So how do we repent, how do we change our ways? It can seem futile, at first – one person cannot stop the all wars, pollution, and hate that is rampant in the world. And even on a smaller level, we know that we ourselves can’t promise to never get frustrated, never get tired, and never give into less than loving impulses. So what is even the point? Let’s return to the parenting analogy I’m so fond of. I want my girls to be the best they can be. Just this week Marienne seems to be getting the point of “please” and Betty has been super helpful, cleaning up her playdough and putting her boots away. My heart bursts with pride at these little accomplishments, and I do all I can to encourage that sort of behavior. However, they also just today fought over a toy fish and had a hair pulling moment at the rice table. I corrected them (redirecting for the hair pulling and a “reset,” which is like a pre-timeout, for the fish). I was not pleased with that behavior, but that doesn’t mean I’ve stopped loving them, or that I don’t think they’re capable of more good moments. And that is how I think God must view us. Of course Xe is going to get angry at us making a mess of the beautiful earth he has given us, for fighting with and oppressing our brothers and sisters. Xe may even punish us for it. But that doesn’t mean God doesn’t love us, and think us capable of good. Nothing melts my heart more than Betty’s little “sowwy, Mommy.” That’s all we have to do, too. Turn to God with a heart-felt apology, a vow to do better, and we are forgiven. Yes, we will mess up, we will “sin,” if you will, but that’s only part of being human. Xe expects that. But we can do well by God by earnestly trying to be better.
I admit – acting out of love seems simple, but it can get murky. There’s lots of different ideas of what is good or bad. I probably let me two year old do more things than some parents (play outside under minimal supervision, taste the dog food, wear lipstick on her eyebrows) because I think that it’s a safe way to let her learn and grow. I probably also let my two year old do less things than some parents (I’m still terrified of her eating nuts and lollipops, and I still can’t let her cry it out for more than a few minutes at night). Am I a “bad” parent for sometimes too lenient or sometimes overprotective? Some might argue I am, even though I think I’m acting from a place of love. Scale that difference of opinion up to larger debates like deciding to go to war (are we really promoting democracy or are we propping up an oil friendly regime?), or climate change (are we hurting small business owners by imposing stricter environmental standards?) and you’ll find good people on every side of those opinions. The important thing is to really search your heart and examine your actions, and if you find you are acting out of greed, distrust, or even laziness instead of love, then it may be time to change your course.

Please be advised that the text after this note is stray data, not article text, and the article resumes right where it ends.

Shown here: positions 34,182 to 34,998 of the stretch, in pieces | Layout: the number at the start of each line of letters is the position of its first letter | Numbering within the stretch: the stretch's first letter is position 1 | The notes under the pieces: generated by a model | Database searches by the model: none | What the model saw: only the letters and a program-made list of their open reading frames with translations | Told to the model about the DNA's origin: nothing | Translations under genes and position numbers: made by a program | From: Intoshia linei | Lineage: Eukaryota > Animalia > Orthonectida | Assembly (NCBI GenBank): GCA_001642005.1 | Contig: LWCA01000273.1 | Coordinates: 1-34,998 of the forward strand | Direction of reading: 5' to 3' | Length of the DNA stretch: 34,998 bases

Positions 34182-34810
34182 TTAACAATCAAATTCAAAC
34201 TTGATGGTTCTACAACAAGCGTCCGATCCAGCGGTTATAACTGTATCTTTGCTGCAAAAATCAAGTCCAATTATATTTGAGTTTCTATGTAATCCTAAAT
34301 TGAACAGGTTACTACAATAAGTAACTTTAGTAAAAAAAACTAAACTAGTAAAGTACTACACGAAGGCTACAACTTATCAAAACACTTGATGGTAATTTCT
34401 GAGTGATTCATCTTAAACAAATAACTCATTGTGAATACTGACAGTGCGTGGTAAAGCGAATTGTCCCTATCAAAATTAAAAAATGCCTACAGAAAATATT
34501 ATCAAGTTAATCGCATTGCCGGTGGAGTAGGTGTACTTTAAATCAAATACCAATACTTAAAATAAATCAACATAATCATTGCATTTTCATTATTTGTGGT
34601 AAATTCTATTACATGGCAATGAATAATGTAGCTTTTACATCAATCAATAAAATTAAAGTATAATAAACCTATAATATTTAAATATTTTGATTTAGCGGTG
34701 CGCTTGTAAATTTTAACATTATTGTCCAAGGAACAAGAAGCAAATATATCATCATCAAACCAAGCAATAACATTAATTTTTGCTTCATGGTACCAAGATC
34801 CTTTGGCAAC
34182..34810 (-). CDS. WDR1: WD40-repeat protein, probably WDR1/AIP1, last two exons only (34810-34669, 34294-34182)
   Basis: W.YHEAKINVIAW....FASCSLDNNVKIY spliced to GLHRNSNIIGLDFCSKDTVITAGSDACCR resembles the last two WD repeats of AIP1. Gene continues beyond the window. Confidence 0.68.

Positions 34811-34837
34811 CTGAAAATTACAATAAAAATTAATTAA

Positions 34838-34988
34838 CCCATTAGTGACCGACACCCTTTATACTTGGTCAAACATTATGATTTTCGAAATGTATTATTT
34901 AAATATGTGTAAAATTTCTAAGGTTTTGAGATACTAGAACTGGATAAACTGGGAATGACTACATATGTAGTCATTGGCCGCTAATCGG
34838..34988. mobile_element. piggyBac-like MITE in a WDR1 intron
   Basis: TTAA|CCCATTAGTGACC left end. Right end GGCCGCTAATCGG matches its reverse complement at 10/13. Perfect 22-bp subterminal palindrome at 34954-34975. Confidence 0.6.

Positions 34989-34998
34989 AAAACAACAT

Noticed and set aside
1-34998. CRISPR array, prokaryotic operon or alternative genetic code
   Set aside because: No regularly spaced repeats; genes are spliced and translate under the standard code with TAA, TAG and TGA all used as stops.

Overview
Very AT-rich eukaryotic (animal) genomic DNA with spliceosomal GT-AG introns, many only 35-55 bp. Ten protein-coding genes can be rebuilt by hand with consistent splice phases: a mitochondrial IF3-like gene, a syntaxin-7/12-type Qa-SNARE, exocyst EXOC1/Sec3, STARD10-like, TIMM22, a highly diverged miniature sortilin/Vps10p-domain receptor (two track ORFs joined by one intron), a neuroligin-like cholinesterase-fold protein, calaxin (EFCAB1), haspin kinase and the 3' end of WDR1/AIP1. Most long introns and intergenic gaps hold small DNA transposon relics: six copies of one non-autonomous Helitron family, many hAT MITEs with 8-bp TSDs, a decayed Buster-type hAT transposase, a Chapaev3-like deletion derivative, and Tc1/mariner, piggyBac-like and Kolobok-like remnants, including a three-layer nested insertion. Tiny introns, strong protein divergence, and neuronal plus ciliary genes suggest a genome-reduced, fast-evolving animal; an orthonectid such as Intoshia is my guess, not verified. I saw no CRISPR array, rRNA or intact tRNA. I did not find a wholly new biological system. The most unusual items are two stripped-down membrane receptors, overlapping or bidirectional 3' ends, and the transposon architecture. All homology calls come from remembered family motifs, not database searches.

So to recap: the greatest commandment is to love one another. The greatest sin is to act out of not-love. We can strive to act out of love all the time, but, being human, we will fail in that from time to time. But God loves us with a love stronger and more pure than anything we can ever know, and because of that, no sin is beyond Xyr forgiveness. It’s not a free pass – we need to keep trying to be better and not repeating our mistakes, just like my girls will keep getting time outs each time they bite each other. But they will also be forgiven afterwards, and we, too, can always turn to God with a contrite heart, ready to be forgiven and start fresh. Going into Holy Week, the last week of Lent, I encourage you to stop and examine your heart. Is there anything that’s been bothering you lately? If so, I encourage you to pray. Pray to God for forgiveness, if you feel you need it, and pray that Xe will show you the path of love, and pray for the strength of spirit to follow it. And then keep doing that any time you feel you stray, come up short, or “sin.” God will always, always welcome you back, because God’s love is greater than any sin.